I’m Shirley Griffith.
And I’m Steve Ember with the VOA Special English program, PEOPLE IN AMERICA. Today we tell about the life of Nineteenth Century philosopher and writer Ralph Waldo Emerson.
The United States had won its independence from Britain just twenty-two years before Ralph Waldo Emerson was born. But it had yet to win its cultural independence. It still took its traditions from other countries, mostly from western Europe.
What the American Revolution did for the nation's politics, Emerson did for its culture.
When he began writing and speaking in the Eighteen-Thirties, conservatives saw him as radical -- wild and dangerous. But to the young, he spoke words of self-dependence -- a new language of freedom. He was the first to bring them a truly American spirit.
He told America to demand its own laws and churches and works. It is through his own works that we shall look at Ralph Waldo Emerson.
Ralph Waldo Emerson's life was not as exciting as the lives of some other American writers -- Herman Melville, Mark Twain or Ernest Hemingway. Emerson traveled to Europe several times. And he made speeches at a number of places in the United States. But, except for those trips, he lived all his life in the small town of Concord, Massachusetts.
He once said that the shortest books are those about the lives of people with great minds. Emerson was not speaking about himself. Yet his own life proves the thought.
Emerson was born in the northeastern city of Boston, Massachusetts, in Eighteen-Oh-Three. Boston was then the capital of learning in the United States.
Emerson's father, like many of the men in his family, was a minister of a Christian church. When Emerson was eleven years old, his father died. Missus Emerson was left with very little money to raise her five sons.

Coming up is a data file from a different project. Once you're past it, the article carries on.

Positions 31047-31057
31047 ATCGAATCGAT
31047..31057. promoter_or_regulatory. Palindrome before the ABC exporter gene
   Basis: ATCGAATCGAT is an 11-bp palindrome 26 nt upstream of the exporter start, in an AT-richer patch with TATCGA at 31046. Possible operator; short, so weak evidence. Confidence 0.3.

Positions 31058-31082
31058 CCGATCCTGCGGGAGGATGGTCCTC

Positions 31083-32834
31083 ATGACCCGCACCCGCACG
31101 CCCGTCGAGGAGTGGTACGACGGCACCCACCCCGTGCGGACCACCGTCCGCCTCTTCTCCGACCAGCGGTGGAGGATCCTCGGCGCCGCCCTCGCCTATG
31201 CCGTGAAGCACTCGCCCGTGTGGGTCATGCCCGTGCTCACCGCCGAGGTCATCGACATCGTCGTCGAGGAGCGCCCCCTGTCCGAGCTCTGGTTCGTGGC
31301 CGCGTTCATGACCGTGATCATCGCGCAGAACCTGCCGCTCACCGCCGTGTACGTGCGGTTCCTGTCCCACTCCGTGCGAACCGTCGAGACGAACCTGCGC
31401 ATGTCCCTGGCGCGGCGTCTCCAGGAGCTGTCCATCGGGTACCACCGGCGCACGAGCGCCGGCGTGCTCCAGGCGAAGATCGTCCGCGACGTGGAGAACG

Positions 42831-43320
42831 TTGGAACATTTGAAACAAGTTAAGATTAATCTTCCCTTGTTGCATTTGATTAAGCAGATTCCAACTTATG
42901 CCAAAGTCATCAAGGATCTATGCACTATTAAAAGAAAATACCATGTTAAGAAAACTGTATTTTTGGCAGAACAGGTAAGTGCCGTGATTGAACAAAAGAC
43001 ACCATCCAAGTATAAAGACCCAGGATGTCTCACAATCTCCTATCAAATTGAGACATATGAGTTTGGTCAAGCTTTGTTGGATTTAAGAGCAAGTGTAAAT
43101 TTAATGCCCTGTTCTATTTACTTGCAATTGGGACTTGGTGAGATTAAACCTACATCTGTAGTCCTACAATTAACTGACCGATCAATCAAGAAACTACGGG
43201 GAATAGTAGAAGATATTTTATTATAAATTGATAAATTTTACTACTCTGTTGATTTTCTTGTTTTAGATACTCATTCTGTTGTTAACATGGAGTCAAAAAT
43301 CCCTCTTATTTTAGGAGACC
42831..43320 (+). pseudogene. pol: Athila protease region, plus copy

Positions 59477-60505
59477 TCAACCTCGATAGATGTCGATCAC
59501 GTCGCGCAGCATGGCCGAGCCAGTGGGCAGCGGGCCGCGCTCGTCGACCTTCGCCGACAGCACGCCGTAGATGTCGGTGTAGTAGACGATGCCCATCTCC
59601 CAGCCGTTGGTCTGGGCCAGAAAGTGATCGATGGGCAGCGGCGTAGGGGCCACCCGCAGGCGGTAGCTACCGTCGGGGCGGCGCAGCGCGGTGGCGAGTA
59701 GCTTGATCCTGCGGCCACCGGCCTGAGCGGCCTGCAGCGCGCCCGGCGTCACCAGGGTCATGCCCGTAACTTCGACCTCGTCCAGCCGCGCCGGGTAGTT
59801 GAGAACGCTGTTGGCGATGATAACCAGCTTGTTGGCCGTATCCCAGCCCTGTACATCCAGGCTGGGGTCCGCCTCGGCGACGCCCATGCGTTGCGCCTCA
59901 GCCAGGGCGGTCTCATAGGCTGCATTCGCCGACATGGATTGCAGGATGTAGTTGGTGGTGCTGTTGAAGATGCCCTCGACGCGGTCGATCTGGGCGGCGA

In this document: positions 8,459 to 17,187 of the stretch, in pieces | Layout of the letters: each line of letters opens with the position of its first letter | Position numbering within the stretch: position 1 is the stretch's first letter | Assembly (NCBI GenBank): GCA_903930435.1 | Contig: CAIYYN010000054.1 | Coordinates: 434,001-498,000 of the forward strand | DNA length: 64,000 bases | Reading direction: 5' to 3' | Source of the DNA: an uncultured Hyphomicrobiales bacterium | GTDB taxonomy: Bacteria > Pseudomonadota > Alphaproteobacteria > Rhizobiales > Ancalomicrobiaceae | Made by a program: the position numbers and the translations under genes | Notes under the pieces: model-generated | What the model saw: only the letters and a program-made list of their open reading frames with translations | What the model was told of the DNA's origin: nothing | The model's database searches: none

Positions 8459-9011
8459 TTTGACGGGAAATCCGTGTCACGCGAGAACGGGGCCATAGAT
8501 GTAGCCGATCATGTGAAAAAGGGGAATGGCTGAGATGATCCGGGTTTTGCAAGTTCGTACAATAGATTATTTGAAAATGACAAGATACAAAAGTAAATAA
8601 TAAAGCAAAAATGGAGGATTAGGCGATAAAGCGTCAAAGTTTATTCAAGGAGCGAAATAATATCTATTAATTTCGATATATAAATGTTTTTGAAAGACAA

After several more years in Boston, the family moved to the nearby town of Concord. There they joined Emerson's aunt, Mary Moody Emerson.
Emerson seemed to accept the life his mother and aunt wanted for him. As a boy, he attended Boston Latin School. Then he studied at Harvard University.
For a few years, he taught in a girls' school started by one of his brothers. But he did not enjoy this kind of teaching. For a time, he wondered what he should do with his life. Finally, like his father, he became a religious minister. But he had questions about his beliefs and the purpose of his life.
In Eighteen-Thirty-One, Ralph Waldo Emerson resigned as the minister of his church because of a minor religious issue. What really troubled him was something else.
It was his growing belief that a person could find God without the help of an organized church. He believed that God is not found in systems and words, but in the minds of people. He said that God in us worships God.
Emerson travelled to Europe the following year. He talked about his ideas with the best-known European writers and thinkers of his time. When he returned to the United States, he married and settled in Concord. Then he began his life as a writer and speaker.
Ralph Waldo Emerson published his first book, Nature, in Eighteen-Thirty-Six. It made conservatives see him as a revolutionary. But students at Harvard University liked the book and invited him to speak to them.
His speech, "The American Scholar," created great excitement among the students. They heard his words as a new declaration of independence -- a declaration of the independence of the mind.
"Give me an understanding of today's world," he told them, "and you may have the worlds of the past and the future. Show me where God is hidden...as always...in nature. What is near explains what is far. A drop of water is a small ocean. Each of us is a part of all of nature."
Emerson said a sign of the times was the new importance given to each person. "The world," he said, "is nothing. The person is all. In yourself is the law of all nature."